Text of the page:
President Pitney met with media to discuss budget, vision and impacts of COVID-19

Sept. 18, 2020

Members of the media were invited to a press conference with Interim President Pat Pitney on Tuesday Sept. 15, the first since taking helm of the university system in August. During the one-hour session she discussed the state’s financial picture, the university having faced 7 out of 8 years of budget reductions, and took questions from the press.

“At the end of the compact, which is fiscal year 22, we'll be down $120 million,” Pitney said. “That's over 30 percent of our unrestricted general fund base.”

She explained how the general fund base is critical for all other programs and activities whereby the university creates additional revenue.

“The general fund base provides the underlying core funding from which all other funding is earned -- tuition, grants -- it is the underlying basis of the services of the university,” Pitney said.

“My expectation is, working with the chancellors at the three universities, we will find our way to a smaller footprint, but that smaller footprint will have very strong, high-quality programs.”

She described the important role that the university plays in driving Alaska’s economy and providing a skilled workforce. She cited the success in providing Alaska-trained engineers and nurses as one key example, noting that students trained in Alaska are more likely to stay here and stay with their employers, thereby reducing costly overturns.

She also discussed the importance of the research conducted at the university, especially in the Arctic, renewable energy, and unmanned aerial vehicles, as well as the grant funding and investment the research programs bring.

She answered questions about no longer pursuing the study to merge UAS-UAF, citing the need to create certainty and build trust with Alaska’s students and communities. She recognized the important role that regional colleges play in their local communities, citing Ketchikan’s maritime training and relationship with the coast guard as one example.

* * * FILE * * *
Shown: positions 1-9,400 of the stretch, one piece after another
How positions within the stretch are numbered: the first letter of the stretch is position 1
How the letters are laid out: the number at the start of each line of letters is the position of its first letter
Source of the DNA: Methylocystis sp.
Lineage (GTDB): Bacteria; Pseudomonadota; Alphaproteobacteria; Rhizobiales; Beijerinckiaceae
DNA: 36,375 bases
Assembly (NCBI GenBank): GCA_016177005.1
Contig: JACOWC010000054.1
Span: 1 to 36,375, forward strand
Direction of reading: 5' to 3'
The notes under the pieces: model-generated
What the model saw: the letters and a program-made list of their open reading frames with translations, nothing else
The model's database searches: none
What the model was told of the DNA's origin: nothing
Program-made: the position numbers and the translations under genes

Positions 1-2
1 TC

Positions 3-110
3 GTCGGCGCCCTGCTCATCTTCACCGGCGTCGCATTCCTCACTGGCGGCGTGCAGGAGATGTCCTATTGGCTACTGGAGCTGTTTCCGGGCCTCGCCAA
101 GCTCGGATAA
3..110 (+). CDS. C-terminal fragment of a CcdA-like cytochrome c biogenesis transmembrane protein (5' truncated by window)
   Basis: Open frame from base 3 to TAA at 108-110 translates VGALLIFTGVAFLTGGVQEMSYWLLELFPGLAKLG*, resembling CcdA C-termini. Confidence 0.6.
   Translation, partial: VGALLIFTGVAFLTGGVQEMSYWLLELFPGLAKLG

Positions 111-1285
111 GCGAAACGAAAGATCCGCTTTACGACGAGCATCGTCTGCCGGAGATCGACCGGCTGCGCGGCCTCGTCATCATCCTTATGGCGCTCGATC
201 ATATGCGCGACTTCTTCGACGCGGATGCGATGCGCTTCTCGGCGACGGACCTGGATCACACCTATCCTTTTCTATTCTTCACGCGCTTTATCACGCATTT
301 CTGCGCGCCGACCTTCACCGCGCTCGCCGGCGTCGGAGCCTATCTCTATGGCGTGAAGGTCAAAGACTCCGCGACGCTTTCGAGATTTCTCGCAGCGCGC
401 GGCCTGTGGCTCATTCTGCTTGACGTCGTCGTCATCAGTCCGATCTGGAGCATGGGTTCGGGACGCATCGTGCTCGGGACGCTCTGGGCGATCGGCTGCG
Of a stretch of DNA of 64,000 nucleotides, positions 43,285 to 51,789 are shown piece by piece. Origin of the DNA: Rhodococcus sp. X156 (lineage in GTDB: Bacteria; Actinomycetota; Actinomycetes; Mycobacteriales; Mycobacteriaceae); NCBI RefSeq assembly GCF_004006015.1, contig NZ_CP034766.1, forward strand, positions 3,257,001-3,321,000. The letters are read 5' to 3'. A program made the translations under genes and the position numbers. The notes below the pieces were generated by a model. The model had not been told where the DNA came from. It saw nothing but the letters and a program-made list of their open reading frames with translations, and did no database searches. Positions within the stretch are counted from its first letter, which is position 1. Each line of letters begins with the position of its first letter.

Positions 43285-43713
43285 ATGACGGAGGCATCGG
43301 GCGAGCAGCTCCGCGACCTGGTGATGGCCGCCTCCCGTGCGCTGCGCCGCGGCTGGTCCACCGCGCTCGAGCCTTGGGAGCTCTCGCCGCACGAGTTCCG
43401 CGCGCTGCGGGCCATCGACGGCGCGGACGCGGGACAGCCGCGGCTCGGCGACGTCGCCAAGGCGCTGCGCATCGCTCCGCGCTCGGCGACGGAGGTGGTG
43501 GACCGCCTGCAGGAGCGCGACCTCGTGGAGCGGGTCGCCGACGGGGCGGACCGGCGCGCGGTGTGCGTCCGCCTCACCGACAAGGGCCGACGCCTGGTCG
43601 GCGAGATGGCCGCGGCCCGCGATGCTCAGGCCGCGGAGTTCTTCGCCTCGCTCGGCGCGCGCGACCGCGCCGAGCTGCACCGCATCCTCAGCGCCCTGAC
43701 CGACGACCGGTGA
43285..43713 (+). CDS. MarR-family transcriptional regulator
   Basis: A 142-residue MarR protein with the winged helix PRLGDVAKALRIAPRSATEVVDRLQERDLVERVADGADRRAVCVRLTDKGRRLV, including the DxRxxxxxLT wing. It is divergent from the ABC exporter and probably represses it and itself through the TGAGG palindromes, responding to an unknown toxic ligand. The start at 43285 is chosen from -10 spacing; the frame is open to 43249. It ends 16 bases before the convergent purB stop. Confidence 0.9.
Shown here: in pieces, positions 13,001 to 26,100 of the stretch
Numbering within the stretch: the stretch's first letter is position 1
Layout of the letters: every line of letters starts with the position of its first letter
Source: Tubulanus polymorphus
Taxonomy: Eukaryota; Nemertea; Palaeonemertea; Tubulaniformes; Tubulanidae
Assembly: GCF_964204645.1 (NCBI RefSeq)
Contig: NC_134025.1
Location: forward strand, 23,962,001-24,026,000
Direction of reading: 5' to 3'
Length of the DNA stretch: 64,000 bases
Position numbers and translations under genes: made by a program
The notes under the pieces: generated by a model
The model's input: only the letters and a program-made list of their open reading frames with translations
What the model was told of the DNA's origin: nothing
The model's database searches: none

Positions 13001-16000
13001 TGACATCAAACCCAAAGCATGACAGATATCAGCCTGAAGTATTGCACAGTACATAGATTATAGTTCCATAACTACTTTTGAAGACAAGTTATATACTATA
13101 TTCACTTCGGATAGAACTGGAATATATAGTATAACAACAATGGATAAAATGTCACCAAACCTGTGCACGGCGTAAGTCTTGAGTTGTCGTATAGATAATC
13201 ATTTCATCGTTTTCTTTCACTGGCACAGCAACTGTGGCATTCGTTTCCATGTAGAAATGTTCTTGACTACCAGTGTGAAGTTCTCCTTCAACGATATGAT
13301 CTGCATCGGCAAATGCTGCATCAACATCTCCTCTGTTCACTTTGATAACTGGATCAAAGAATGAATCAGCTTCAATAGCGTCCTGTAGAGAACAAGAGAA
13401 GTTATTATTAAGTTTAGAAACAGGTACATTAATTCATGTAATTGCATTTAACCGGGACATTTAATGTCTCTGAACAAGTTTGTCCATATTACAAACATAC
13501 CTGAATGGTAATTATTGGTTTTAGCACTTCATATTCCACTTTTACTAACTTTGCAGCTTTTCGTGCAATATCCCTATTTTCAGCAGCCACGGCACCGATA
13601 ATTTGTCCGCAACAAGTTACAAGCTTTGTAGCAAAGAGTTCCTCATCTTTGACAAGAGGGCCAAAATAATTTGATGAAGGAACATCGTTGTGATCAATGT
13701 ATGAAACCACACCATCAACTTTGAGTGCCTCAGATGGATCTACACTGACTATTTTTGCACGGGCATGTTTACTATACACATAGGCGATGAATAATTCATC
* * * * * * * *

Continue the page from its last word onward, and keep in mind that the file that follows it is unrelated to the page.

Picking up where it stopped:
“I want to create certainty and I want to create trust and confidence,” Pitney said. “That's how our universities will succeed, is with the trust of the communities that our programs are here and here to stay.”

She also answered questions about the impact of COVID-19 and the role that the university plays in workforce development and economic recovery. 

“We had 40,000 people unemployed in March,” Pitney said. “The jobs that have been lost aren't going to be coming back right away. I firmly believe that there's going to be different jobs that are created, and not all the jobs that have gone are going to come back post COVID. But I think this is the perfect time for people to go back to school.”

When questioned about enrollment the news was actually positive. Even though enrollment is down across the system, it’s better than what was projected this spring.

“We’re down 8 percent versus what we projected. We were projecting in May -- I've heard anywhere from 30 percent to 15 percent -- but I think we were projecting 15 percent down in May, and we're 8 percent down now with some areas of strength and growth.”

She also said that COVID has had approximately a $15 million impact on the university, in particular in auxiliary operations such as food and housing, but that federal relief funds are helping mitigate the impacts. Reducing the footprint of the university and building trust in the community will be critical in stabilizing funding in the future.

“I will be spending a lot more time connecting what each place does and what it means to their community, what it means to our state economy, and why this is essential to our economic recovery,” Pitney said. “And at the same time, focus on how we make the university operate as lean as possible so that the programs are up front and center and serving the state.”

Pitney was asked about the potential for expanding online training programs, which she noted have been a part of the university’s offerings for more than 20 years. She also was asked to speak about the board’s decision to reduce UAA athletics.

“My background is sports and NCAA athletics,” Pitney said. “And it's heartbreaking to have to face a decision like that. But having said that, two months before we discontinued more than 25 academic programs. And with those academic programs, the savings was $4 million dollars. These athletic programs, where we still maintain a full suite of division II athletics in Anchorage, these athletic programs save $2 million. We've been cut $120 million dollars over the past several years.”

When asked why she took this position during these times, Pitney replied “I truly believe in how important the university is to the state and its future.”

A variety of news stories were generated by this conversation, including these listed below. She intends to hold additional media availabilities during her interim term.